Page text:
The number of refugees around the world has increased substantially in the last decade. To cope with refugee flows, many countries have built refugee centers (RCs) for refugees to await the outcome of their asylum procedure. The opening of such centers often leads to considerable opposition from the local population. Using detailed housing transactions data from the Netherlands over the period 1990-2015, we examine locals' attitudes towards immigration by investigating households' willingness to pay (WTP) to avoid living near RCs. Comparing the price developments of opened RCs and those that are planned, we show that the opening of an RC decreases house prices within 2km by 3-6%. Using micro-data on home buyers' characteristics and employing a non-parametric hedonic pricing method, we identify households' individual preferences. We show that attitudes of higher income households towards RCs tend to be more negative, while those of foreign-born households are more positive. The WTP is also more negative for larger RCs. These results imply that when opening RCs, it is advisable to keep them relatively small and locate them in more ethnically diverse areas
Estimating firms' demand for agglomeration by Hans Koster( )

1 edition published in 2010 in English and held by 1 WorldCat member library worldwide

The market for commercial properties is characterised by extreme heterogeneity in demand. In this paper, we aim to gain more insight in the heterogeneity in demand for employment agglomeration and size of the rental property using a two-stage hedonic approach following Bajari and Benkard (2005). We use unique micro-data of properties' attributes as well as of firm characteristics. Given assumptions on the functional form of the production function, we identify firm-specific parameters using a nonparametric control function approach that corrects for endogeneity. The results show that agglomeration benefits are capitalised in rents: a one standard deviation increase in agglomeration leads to an increase in the annual rents of about 6 percent. It is found that larger and business services firms are willing to pay (substantially) more for agglomeration. Furthermore, for office buildings a 10 percent increase in number of employees increases the marginal willingness to pay for floor space with 8 percent, which suggests that internal returns to scale are present
Car ownership and residential parking subsidies evidence from Amsterdam by Jesper de Groote( )

1 edition published in 2015 in English and held by 1 WorldCat member library worldwide

Many cities around the world have introduced paid parking but implicitly subsidize parking for example by providing residential parking permits for street parking. We study the welfare effects of residential parking subsidies through changes in car ownership for Amsterdam. We employ a boundary-discontinuity design that exploits spatial variation in the length of waiting lists for permits and therefore in the size of the parking subsidy. In the city center, the waiting time for a permit is up to four years. Our results indicate that one additional year of waiting for a parking permit reduces car ownership with 2 percentage points corresponding to a price elasticity of car demand of -0.8. We demonstrate that subsidizing residential parking induces a substantial welfare loss. On average, a parking permit induces an annual deadweight loss of € 270. Furthermore, we show that the provision of parking permits is an income-regressive policy: rich households are five times more likely than poor households to receive these (implicit) parking subsidies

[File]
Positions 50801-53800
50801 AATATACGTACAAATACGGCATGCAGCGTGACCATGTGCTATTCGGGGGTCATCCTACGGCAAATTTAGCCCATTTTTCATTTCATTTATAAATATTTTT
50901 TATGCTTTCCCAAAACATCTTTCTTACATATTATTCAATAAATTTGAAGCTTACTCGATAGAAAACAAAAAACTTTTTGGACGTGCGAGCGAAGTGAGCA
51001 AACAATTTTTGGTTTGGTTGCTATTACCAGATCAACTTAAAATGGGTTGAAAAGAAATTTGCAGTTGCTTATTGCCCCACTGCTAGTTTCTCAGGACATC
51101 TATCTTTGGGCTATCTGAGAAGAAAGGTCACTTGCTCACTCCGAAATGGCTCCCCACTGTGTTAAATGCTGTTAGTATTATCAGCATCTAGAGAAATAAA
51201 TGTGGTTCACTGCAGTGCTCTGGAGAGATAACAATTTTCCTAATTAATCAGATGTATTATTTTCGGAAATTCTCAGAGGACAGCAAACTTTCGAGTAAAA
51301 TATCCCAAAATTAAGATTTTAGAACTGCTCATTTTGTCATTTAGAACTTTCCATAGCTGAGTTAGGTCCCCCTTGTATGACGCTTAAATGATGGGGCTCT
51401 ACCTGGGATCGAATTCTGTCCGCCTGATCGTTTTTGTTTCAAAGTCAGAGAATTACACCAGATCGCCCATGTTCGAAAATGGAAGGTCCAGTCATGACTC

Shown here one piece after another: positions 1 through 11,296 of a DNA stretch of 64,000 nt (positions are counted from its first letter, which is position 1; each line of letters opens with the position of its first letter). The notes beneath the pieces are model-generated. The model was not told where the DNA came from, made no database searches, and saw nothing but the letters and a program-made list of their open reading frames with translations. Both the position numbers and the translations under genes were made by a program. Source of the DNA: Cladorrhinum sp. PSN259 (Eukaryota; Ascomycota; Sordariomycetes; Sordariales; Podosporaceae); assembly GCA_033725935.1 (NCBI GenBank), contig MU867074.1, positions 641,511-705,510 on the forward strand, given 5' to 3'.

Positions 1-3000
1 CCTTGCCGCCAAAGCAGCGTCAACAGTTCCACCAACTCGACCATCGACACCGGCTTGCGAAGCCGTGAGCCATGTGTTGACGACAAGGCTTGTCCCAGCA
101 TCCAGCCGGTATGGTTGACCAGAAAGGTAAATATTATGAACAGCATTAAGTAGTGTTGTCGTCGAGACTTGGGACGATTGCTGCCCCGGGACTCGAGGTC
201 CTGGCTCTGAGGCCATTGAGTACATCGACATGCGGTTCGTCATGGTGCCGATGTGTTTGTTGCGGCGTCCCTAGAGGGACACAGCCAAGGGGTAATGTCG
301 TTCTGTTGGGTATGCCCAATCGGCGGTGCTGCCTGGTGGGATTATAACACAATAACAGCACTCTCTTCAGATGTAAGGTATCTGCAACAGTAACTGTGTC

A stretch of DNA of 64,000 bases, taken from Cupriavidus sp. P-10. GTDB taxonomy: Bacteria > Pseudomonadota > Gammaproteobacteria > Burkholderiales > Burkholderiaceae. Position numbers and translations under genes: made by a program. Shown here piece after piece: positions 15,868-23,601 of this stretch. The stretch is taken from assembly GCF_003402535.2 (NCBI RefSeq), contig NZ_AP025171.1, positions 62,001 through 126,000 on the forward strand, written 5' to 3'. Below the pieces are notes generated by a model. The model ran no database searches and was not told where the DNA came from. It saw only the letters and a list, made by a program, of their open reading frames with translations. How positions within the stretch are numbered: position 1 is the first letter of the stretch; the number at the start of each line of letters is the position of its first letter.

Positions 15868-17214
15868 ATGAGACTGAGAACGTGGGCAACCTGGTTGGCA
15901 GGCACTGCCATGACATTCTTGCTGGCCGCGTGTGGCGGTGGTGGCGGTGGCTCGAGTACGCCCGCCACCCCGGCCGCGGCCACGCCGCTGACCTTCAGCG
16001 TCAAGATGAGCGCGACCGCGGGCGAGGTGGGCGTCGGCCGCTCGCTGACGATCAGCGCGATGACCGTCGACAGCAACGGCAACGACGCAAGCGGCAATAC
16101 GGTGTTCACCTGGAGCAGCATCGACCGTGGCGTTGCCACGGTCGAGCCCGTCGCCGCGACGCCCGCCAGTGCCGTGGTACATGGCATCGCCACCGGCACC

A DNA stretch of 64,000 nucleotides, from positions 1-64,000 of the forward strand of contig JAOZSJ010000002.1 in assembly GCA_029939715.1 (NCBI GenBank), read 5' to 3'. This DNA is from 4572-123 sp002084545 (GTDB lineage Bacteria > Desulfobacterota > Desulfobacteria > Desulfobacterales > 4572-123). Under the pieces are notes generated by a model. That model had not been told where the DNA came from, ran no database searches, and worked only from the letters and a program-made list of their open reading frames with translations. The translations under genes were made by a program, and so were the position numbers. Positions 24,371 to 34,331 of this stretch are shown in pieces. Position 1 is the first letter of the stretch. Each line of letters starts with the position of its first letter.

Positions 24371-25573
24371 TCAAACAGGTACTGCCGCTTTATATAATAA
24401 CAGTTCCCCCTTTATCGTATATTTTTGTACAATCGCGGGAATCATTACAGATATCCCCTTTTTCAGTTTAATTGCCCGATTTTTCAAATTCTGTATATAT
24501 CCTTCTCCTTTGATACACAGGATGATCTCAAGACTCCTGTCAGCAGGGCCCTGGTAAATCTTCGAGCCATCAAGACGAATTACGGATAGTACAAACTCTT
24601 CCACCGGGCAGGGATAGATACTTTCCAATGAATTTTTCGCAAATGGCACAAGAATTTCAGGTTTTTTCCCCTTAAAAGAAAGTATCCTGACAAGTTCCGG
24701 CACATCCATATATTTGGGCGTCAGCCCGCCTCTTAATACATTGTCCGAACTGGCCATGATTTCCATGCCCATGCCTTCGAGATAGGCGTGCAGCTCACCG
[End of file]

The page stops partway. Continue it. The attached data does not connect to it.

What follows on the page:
Is the sky the limit? : an analysis of high-rise office buildings by Hans R. A Koster( )

1 edition published in 2011 in English and held by 1 WorldCat member library worldwide

Historic amenities and housing externalities evidence from the Netherlands by Hans R.A Koster( )

1 edition published in 2015 in English and held by 1 WorldCat member library worldwide

It has been argued that the growth of cities is increasingly determined by the presence of amenities. We study the economic effects of large scale subsidised investments in historic amenities, by looking at their impact on house prices. We aim to distinguish between the direct and indirect effect of investments. The latter implies a change in the behaviour of neighbours via changes in the level of maintenance of the house. We use a large nationwide dataset with housing transactions from 1985-2011 and data on investments in cultural heritage. To control for the fact that these investments are non-randomly distributed over space we use repeat sales. Furthermore, we construct an instrument based on yearly fluctuations in the size of national subsidy programmes to maintain cultural heritage. We show that a one million euro per square kilometre increase in investments in cultural heritage leads to a price increase of 1.5-3.0 percent of non-targeted buildings. We do not find evidence that the maintenance state of properties that are not eligible for subsidies are improved, suggesting that any price effect due to investments in cultural heritage is a direct effect of investments
Historic Amenities and Housing Externalities: Evidence from the Netherlands( )

1 edition published in 2017 in English and held by 1 WorldCat member library worldwide

Abstract : We study the economic effects of public investments in historic amenities by looking at their impact on house prices. We distinguish between direct and indirect effects of investments. A nationwide housing transaction is used as well as data on investments in cultural heritage. A 1 million euro per square kilometre increase in investments in cultural heritage leads to a price increase of 1.5-3.0% of non-targeted buildings. We do not find evidence that the maintenance state of non-eligible properties is improved, suggesting that any price effect due to investments in cultural heritage is a direct effect of investments
 
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Audience level: 0.83 (from 0.52 for Historic A ... to 0.96 for Amenities ...)

WorldCat IdentitiesRelated Identities
Alternative Names
Hans Koster econoom

Koster, H.R.A. 1987-

Koster, Hans

Koster, Hans 1987-

Koster, Hans R. A. 1987-

Koster, Hans Robert Aernout

Koster, Hans Robert Aernout 1987-

Languages
English (29)

Dutch (2)